Thursday, February 11, 2016

Could evolution produce a "perfect" being?




Would evolution ever render the "perfect organism?"

It's such a tempting notion to entertain. If you look at human origins, we've certainly (perhaps arguably) come a long way from our primordial state into what we are now. Instead of going through artificial means, is there an "endgame" for evolution where humans will reach a state of perfection all on our own? In theory, yes. But the sad news is, probably not. Evolutionary perfection is just a myth in general.

So say researchers at Michigan State University. The team of scientists have conducted the longest running experiment on evolving organisms in a fixed environment. They have watched 60,000 generations of E. Coli bacteria, the human equivalent of 1.8 million years. In the interstitial moments between generations, mutations occurred. Thousands of them. From the article:

"If bacterial growth follows a power law model as the researchers assume, this implies that while increases in fitness slow over time, there is no upper limit. Their newest findings, published Wednesday in the journal Proceedings of the Royal Society B: Biological Sciences, bear out this hypothesis, showing that the line of best fit for bacterial evolution matches much more closely to, and even exceeds, a power law model. There is no end game for evolution."

The leader of the study, however, makes clear in no uncertain terms that the lack of an "endgame" is only theoretical. There likely is indeed a limit as to how far humans, or any other organism, can develop, but as explained in the report we are so far from that point that "it's not even relevant." One other important caveat the researchers point out is that their experiment is quite different from the way things work in "the wild." The study was carried out in a fixed environment. Fluctuations and changes are going on all the time due to natural and human-caused events:

"Faced with an unsteady future, most species, including humans, are struggling to catch up. While evolving past climate change entirely is likely impossible, some species have already begun to change. Tawny owl feather colors, for example, are changing to match a snowless landscape, and pink salmon in Alaska are migrating earlier in response to warmer water temperatures."

Will humans reach the "upper limit" of evolution? Perfection? Theoretically, yes. Likely, no. Besides, perfection is a relative term.

Sure would be nice though. Something, whether evolution or alien intervention, needs to speed our physical development along so we can adapt to all we have done.

Otherwise there may not be anyone left to evolve.



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2 comments:

  1. On FB, Josh said: " I think an argument can be made that all currently living species ARE "perfect beings" adapted to the environment and niche in which they live, including humans. When humans leave this rock and expand to the stars, I would expect us to evolve dramatically to meet the needs of new environments. The first travelers and their descendants will probably decrease in size as bone mass decreases and food availability is limited. If we populate a planet that has lower oxygen levels we will have a subspecies that will develop larger lung capacity to cope. Thus there will never be a perfect being, just the one best suited to the current demands of their environment.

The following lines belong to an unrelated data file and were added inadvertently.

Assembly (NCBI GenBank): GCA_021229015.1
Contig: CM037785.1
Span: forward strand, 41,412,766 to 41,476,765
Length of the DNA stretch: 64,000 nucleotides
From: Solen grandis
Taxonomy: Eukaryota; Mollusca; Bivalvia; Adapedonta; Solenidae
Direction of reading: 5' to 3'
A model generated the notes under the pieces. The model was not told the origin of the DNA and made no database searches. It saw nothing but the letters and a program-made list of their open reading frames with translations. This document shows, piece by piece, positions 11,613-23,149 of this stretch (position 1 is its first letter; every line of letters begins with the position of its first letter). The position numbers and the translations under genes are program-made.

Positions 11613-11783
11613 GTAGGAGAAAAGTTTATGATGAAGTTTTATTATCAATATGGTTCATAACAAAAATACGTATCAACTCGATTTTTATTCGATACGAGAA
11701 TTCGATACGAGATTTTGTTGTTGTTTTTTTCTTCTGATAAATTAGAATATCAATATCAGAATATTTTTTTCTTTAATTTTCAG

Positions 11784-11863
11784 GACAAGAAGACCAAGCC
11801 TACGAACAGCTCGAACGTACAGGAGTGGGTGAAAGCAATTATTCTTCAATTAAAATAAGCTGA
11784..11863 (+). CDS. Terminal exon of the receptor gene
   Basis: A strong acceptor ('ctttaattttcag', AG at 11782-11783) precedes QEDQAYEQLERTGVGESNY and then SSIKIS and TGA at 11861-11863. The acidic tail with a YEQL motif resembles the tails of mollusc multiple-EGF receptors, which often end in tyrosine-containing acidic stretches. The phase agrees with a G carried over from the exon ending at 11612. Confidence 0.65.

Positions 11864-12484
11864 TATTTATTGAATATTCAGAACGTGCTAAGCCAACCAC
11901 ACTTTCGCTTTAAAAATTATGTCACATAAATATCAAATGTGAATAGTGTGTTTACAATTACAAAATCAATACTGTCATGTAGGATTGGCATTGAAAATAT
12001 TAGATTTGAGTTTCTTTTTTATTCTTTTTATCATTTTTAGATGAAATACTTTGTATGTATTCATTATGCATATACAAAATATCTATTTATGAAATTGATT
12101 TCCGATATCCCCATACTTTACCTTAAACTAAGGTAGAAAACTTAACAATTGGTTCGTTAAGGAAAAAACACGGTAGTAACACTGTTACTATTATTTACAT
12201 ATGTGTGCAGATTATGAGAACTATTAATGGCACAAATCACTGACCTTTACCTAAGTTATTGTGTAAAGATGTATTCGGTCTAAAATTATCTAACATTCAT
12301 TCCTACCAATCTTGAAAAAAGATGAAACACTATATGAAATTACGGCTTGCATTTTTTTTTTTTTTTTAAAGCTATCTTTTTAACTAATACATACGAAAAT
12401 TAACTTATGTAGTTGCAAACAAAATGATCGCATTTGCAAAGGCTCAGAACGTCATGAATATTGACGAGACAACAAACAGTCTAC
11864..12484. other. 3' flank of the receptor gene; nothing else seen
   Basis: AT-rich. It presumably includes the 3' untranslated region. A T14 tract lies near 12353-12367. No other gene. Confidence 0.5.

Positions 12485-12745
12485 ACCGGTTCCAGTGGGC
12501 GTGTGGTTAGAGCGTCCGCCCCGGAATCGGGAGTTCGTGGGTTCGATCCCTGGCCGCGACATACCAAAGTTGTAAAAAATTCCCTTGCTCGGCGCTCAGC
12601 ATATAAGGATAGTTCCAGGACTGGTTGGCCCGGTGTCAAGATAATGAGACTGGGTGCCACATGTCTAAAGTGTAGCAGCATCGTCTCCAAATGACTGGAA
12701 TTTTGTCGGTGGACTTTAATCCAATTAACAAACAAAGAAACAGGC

Personally I am far more interested to see how we will use technology to artificially advance ourselves without the need for random mutations. We could use genetic engineering to eradicate genetic diseases and we could use computers to create cybernetic organisms that are faster, stronger, and smarter than any human would be alone. I just wish we could live long enough to see these things become a reality."

    "Perfect" is indeed a relative term as I said in the article. But I sure do agree with your second paragraph and have been an unabashed transhumanist for a few years now. We may not live to see all of those advancements become reality, but a few will happen sooner than we might think. Question is, will most of us be able to afford them?

    ReplyDelete
  2. On FB, Josh said: " I think an argument can be made that all currently living species ARE "perfect beings" adapted to the environment and niche in which they live, including humans. When humans leave this rock and expand to the stars, I would expect us to evolve dramatically to meet the needs of new environments. The first travelers and their descendants will probably decrease in size as bone mass decreases and food availability is limited. If we populate a planet that has lower oxygen levels we will have a subspecies that will develop larger lung capacity to cope. Thus there will never be a perfect being, just the one best suited to the current demands of their environment.
    Personally I am far more interested to see how we will use technology to artificially advance ourselves without the need for random mutations. We could use genetic engineering to eradicate genetic diseases and we could use computers to create cybernetic organisms that are faster, stronger, and smarter than any human would be alone. I just wish we could live long enough to see these things become a reality."

    "Perfect" is indeed a relative term as I said in the article. But I sure do agree with your second paragraph and have been an unabashed transhumanist for a few years now. We may not live to see all of those advancements become reality, but a few will happen sooner than we might think. Question is, will most of us be able to afford them?

    ReplyDelete